Presentation Surrogate motherhood programs in Greece
Surrogacy in Greece is explicitly foreseen by the Article 1458 of the Greek Civil Code, as introduced by the article 8 of the Law 3089/2002. The law provision reads as follows:
“The transfer of a fertilized ova into the body of another woman (the ova should not be hers) and the pregnancy by her is allowed by a court authorization granted before the transfer, given that there is a written and, without any financial benefit, agreement between the persons wishing to have a child and the surrogate mother and in case that the latter is married of her spouse, as well. The court authorization is issued after an application of the woman who wants to have a child, provided that evidence is adduced not only in regard to the fact that she is medically unable to carry the pregnancy to term but also to the fact that the surrogate mother is in good health and is able to conceive” (Article 1458 Greek Civil Code).
The Law 3305/2005 (“Enforcement of Medically Assisted Reproduction”) has come to regiment in more detail the assisted reproduction and surrogacy in Greece. The crucial provisions, as stipulated under art. 13 regarding “Surrogate Motherhood”, have as following:
“1. Surrogate motherhood is permitted only under the conditions of the art. 1458 of Greek Civil Code and art. 8 of Law 3089/2002.
- The woman who is going to carry the child should be medically examined, according to art. 4, (She should be medically examined for HIV-1 and HIV-2 (Human Immunodeficiency Virus), Hepatitis B and C and Syphilis. In case the surrogate or the commissioning parents are HIV-positive the surrogacy will be permitted only after a special authorization by the National Independent Authority for Medically Assisted Reproduction) and should incur a thorough psychological evaluation.
- Art. 4 §§2 and 3 are applied for the examination of the health of prospective parents.
- 4. The agreement for the surrogacy should be made without financial compensation. The following are not considered as financial compensation:
- The payment for any expenses necessary for the artificial insemination procedure, the pregnancy, the delivery and the childbed.
- The restitution for any damages incurred and lost wages by the surrogate because she left her work or she took an unpaid leave of absence during the periods (and because) of insemination, pregnancy, delivery and childbed”.
What it is noteworthy is that the new law proscribes also in art. 26 § 8 the criminal sanctions for those who fail to meet or comply with the above mentioned provisions:
“Whoever participates in a surrogacy procedure where the requirements of art. 1458 of Greek Civil Law, art. 8 of Law 3089/2002 and art. 13 of this law, are not met, is liable to imprisonment for a term at least of two (2) years and a fine of at least €1.500. The same sanction applies to:
– whoever publicly, with the circulation of documents, images or representations, introduces, draws attention to or advertise (even covertly), the procuration of a child through a surrogate mother
– or he/she provides professional services as a middleman for any kind of financial consideration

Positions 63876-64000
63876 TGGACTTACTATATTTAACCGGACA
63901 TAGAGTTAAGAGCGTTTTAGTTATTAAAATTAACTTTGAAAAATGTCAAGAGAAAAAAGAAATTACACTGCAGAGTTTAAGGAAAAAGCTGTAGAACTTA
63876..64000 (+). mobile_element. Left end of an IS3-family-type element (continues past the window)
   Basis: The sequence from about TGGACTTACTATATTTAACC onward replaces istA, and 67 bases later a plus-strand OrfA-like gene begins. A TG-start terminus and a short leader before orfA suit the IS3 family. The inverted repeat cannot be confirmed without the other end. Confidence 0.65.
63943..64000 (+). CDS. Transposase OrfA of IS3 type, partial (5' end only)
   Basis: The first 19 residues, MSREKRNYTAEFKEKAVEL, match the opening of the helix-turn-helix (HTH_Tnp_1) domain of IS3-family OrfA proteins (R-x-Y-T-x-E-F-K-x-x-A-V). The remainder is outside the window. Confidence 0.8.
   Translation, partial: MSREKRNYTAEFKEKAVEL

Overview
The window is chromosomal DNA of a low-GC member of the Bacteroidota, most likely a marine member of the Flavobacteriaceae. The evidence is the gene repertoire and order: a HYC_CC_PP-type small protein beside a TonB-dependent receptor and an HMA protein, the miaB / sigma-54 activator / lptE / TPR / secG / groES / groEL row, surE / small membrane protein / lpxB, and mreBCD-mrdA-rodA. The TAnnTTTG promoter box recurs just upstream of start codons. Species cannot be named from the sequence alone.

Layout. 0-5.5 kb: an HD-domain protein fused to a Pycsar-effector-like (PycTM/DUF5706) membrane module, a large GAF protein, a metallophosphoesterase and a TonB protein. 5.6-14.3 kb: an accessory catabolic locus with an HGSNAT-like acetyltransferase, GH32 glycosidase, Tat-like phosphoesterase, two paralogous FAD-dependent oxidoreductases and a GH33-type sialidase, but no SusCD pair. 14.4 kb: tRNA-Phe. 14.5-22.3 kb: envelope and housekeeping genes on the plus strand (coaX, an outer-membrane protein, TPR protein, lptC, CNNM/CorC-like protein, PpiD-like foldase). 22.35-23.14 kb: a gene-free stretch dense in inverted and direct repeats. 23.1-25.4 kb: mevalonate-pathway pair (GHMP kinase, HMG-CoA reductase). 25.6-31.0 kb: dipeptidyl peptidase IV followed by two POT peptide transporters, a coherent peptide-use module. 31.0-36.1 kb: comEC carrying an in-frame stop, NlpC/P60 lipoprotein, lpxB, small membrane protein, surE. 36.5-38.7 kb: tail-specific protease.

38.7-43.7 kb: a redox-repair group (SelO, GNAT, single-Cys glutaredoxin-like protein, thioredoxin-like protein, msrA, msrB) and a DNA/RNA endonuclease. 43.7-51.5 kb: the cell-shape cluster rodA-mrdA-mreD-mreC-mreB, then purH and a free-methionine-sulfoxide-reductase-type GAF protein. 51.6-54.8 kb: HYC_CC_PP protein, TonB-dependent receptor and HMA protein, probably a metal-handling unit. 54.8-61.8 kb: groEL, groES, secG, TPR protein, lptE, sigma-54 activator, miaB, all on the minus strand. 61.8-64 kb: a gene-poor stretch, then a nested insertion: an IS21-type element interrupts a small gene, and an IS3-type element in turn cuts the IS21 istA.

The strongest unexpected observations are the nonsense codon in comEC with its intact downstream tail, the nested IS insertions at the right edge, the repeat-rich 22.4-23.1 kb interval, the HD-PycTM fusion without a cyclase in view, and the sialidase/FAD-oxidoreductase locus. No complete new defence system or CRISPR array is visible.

– or he/she offers, in the same way, his/her services or the services of another for the attainment of this goal”.
According to these two Laws and other related minor regulations, surrogacy is only permitted after a judicial decision issued by the district court where the commissioning parents or the surrogate mother reside. The commissioning mother should apply to the court and the insemination procedure can only take place after the publication of the judicial decision.
The court will issue the authorization to surrogacy under the following conditions:
(a) The commissioning mother should prove that she is unable to carry the child to term.
(b) The commissioning mother should not exceed the age of fifty (50).
(c) The surrogate mother should prove to the court that she is medically and mentally fit.
(d) The parties should submit their written agreement to the court.
(e) The agreement could allow for compensation of expenses. The payment for services and any kind of financial benefit is strictly prohibited.
(f) In case that the surrogate mother is married, her husband should also consent in writing by signing the written agreement.
(g) The fertilized ova should not belong to the surrogate mother.
It is noted that the law is not clear as to whether the ova could belong to a third person. Most commentators agree that in this case the three-mother (genetic mother, birth mother, social mother) gestational surrogacy is also permitted.
What it must be highlighted, though, is that with the old regime (pursuant to art. 8 of Law 3089/2002), one of the prerequisites for granting the judicial permission for surrogacy was also the fact that the surrogate mother and the commissioning parents should be Greek citizens or permanent residents.
However, the law has recently changed and the new provisions of L. 4272/2014 foresee now that the surrogacy is allowed to applicants or surrogate mothers who have their permanent or temporary residence in Greece.
With this new law Greece becomes the only EU country with a comprehensive framework to regulate, facilitate and enforce surrogacy, as according to the explanatory statement of the art. 17 of the L. 4272/2014: “The possibility is now extending also to applicants or surrogate mothers who have their permanent residence outside Greece”.